Tips on Preventing Carbon Monoxide Poisoning from Gas Heaters and Other Appliances

July 21st, 2022
Tips On Preventing Monoxide Poisoning

We have become quite reliant on gas in our daily lives, using it (generally without much thought) for heating, cooking and even in our cars. Gas has many advantages, but there are also risks when using gas. 

Carbon monoxide can’t be seen or smelled, but once it accumulates, it can be very dangerous. Recent incidents in Melbourne have brought carbon monoxide into the spotlight, so we’ve put together some tips to keep your family safe.

In this article, we’ll primarily focus on preventing CO poisoning related to heating products, but we’ll also touch on other causes of carbon monoxide poisoning. In any case, many of these carbon monoxide poisoning prevention tips apply to all possible causes of CO poisoning.

First Things First, What Is Carbon Monoxide and What Are the Symptoms of CO Poisoning?

Carbon monoxide (CO) is colourless, odourless, and flavourless. Known as the “silent killer”, this gas is produced as a by-product when you burn wood, charcoal, oil, propane, natural gas, and a range of other fuels.

If carbon monoxide is left to build up in semi-enclosed or enclosed spaces, it can enter your bloodstream and cause CO poisoning.

The common symptoms of CO poisoning include:

  • Nausea
  • Vomiting
  • Dizziness
  • Headaches
  • General confusion
  • Chest Pain
  • Memory and coordination problems
  • Impaired judgement

It’s important to note that low levels of carbon monoxide exposure can lead to poisoning with little to no symptoms. Even with mild or invisible symptoms, carbon monoxide exposure can lead to motor disorders, sensory disorders, miscarriage in pregnant women, permanent brain damage (including memory and learning impairments), personality and emotional changes, and more.

In the worst-case scenarios, CO poisoning can lead to life-threatening heart damage, and ultimately, death. 

Unborn babies, young children, older adults, and individuals with chronic heart disease, respiratory problems, and other comorbidities are at greater risk of being seriously impacted by carbon monoxide poisoning, but anyone can be affected.

What Causes Carbon Monoxide Poisoning?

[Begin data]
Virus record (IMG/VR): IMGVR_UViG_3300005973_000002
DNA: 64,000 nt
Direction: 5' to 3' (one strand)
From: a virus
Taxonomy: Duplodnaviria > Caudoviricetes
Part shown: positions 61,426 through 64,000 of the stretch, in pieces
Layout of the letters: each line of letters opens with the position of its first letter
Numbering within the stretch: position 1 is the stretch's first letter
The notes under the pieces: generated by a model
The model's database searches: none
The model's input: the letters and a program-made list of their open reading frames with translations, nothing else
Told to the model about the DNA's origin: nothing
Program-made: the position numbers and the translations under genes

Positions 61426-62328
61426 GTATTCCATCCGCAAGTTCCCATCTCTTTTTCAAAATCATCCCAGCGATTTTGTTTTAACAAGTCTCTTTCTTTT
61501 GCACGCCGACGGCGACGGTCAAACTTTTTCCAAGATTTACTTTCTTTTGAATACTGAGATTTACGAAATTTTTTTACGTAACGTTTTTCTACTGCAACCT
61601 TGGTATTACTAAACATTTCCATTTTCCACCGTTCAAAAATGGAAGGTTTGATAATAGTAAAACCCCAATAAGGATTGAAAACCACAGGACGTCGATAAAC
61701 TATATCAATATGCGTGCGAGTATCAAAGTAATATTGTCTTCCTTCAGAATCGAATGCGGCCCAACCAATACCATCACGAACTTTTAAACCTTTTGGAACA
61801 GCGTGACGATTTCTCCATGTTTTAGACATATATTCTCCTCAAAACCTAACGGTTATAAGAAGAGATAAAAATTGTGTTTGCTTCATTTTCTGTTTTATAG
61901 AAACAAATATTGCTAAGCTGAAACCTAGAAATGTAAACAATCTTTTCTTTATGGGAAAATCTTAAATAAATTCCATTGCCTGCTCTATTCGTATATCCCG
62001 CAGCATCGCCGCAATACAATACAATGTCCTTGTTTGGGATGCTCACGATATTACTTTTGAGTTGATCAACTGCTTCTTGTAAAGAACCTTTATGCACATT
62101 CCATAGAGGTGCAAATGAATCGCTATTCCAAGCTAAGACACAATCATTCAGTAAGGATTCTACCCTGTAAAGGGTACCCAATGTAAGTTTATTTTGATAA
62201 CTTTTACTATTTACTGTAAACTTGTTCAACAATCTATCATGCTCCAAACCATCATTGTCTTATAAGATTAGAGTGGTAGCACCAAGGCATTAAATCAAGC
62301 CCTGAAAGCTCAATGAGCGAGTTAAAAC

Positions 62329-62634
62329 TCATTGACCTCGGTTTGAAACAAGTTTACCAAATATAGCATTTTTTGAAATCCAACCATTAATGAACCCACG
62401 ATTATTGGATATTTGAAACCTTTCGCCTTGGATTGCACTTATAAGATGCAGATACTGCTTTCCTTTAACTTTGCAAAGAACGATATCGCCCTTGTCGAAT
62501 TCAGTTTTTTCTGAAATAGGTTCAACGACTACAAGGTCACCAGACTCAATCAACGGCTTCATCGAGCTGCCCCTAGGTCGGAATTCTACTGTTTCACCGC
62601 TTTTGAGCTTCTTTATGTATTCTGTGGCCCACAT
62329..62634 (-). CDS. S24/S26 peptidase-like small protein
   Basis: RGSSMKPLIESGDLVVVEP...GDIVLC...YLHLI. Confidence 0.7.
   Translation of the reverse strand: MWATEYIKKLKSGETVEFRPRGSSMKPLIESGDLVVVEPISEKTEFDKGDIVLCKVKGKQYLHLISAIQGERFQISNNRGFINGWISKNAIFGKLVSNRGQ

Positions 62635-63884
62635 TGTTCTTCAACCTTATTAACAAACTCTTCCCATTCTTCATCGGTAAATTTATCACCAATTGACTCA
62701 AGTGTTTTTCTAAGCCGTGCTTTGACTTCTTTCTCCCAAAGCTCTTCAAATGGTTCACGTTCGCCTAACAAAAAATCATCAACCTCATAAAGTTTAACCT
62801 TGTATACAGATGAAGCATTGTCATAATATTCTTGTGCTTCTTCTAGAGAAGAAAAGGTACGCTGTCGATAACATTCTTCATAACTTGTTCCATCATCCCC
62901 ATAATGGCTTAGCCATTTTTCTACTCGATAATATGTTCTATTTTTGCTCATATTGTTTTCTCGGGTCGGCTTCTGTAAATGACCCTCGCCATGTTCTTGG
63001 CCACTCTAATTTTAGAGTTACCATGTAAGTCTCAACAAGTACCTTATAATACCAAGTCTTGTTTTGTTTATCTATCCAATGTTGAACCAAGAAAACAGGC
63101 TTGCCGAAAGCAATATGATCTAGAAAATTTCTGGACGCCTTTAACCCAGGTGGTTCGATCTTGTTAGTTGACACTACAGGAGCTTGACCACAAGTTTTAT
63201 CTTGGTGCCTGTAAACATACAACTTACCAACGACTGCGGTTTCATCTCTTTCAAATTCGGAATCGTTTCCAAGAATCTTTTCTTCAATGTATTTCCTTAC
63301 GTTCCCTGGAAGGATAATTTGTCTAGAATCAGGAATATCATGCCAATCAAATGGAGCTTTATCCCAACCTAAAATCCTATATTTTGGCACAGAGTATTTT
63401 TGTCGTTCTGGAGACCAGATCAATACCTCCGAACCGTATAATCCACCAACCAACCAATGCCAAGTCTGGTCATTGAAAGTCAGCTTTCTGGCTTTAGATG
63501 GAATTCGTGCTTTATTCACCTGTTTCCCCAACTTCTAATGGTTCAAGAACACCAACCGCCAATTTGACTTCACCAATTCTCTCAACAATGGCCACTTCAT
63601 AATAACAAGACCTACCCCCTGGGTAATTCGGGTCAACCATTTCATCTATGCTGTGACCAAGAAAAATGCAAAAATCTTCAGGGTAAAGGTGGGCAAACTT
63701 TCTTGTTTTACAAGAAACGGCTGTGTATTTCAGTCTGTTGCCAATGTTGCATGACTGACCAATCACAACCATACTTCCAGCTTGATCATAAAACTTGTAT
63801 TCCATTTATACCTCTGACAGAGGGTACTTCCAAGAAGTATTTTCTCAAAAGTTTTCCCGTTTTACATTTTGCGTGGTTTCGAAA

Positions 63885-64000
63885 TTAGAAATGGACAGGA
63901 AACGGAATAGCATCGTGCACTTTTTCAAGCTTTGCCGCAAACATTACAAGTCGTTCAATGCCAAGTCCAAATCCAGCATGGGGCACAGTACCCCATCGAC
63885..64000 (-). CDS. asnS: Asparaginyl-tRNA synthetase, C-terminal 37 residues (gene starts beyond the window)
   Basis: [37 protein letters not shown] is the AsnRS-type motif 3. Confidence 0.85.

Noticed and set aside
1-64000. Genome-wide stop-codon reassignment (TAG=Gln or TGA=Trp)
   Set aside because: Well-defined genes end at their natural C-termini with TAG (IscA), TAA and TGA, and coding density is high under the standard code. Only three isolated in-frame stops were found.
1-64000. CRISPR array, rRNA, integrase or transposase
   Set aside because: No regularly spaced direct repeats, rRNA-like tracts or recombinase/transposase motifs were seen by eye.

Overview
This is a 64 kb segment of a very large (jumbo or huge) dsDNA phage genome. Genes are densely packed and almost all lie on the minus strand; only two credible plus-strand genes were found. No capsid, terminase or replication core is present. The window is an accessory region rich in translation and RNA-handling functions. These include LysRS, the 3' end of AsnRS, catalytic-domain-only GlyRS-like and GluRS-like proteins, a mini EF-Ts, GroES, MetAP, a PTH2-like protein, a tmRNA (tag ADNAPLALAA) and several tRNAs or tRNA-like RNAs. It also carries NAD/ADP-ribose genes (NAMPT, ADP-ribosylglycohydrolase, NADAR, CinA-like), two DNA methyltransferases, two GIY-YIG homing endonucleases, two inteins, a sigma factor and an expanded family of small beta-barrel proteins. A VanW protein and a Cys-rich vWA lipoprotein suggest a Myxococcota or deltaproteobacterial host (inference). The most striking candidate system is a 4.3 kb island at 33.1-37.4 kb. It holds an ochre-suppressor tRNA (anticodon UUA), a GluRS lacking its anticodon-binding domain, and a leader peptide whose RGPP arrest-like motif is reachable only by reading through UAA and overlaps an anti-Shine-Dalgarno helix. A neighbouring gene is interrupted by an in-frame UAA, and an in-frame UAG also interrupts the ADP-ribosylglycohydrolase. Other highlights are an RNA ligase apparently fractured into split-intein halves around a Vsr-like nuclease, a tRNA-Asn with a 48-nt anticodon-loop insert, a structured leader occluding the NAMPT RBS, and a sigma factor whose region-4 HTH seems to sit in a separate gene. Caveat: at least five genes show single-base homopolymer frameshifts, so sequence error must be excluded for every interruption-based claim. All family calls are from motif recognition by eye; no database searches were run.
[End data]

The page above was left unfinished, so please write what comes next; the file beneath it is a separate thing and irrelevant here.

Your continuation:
The symptoms of carbon monoxide poisoning are caused by inhaling carbon monoxide. This deadly gas eventually reaches your bloodstream, causing your body to replace the oxygen in your red blood cells with carbon monoxide. Without enough oxygen in your body, sufficient oxygen will not reach your organs and tissues, including your heart and brain.

Many appliances produce carbon monoxide, but as long as these appliances are functioning correctly and ventilated correctly, this shouldn’t be a problem. Some of the appliances that produce CO as a by-product include:

  • Forced-air gas heaters such as ducted gas heating and gas log fires
  • Gas water heaters, gas ovens, and gas stoves
  • Gas space heaters and other fuel-burning space heaters
  • Wood fireplaces and wood stoves
  • Cars and motor vehicles, including boats
  • Gas BBQs
  • Charcoal grills
  • Portable camp stoves
  • Fuel-powered portable generators

How Does Carbon Monoxide Leak from Gas Heaters?

As experts in heating and cooling, we are most knowledgeable in carbon monoxide poisoning related to gas heating products. Below, we will briefly explain how gas heating products can lead to carbon monoxide poisoning.

CO Poisoning in Flued and Unflued Gas Heaters

All gas heating appliances produce carbon monoxide as a by-product, but in normal circumstances, ventilation prevents the CO from ever reaching you.

In unflued gas heaters, the by-products of combustion are emitted back into the room. For this reason, the room needs to be ventilated with fresh, constantly circulating air when these heaters are in use. If you don’t ventilate the area, you will be exposed to carbon monoxide and become sick.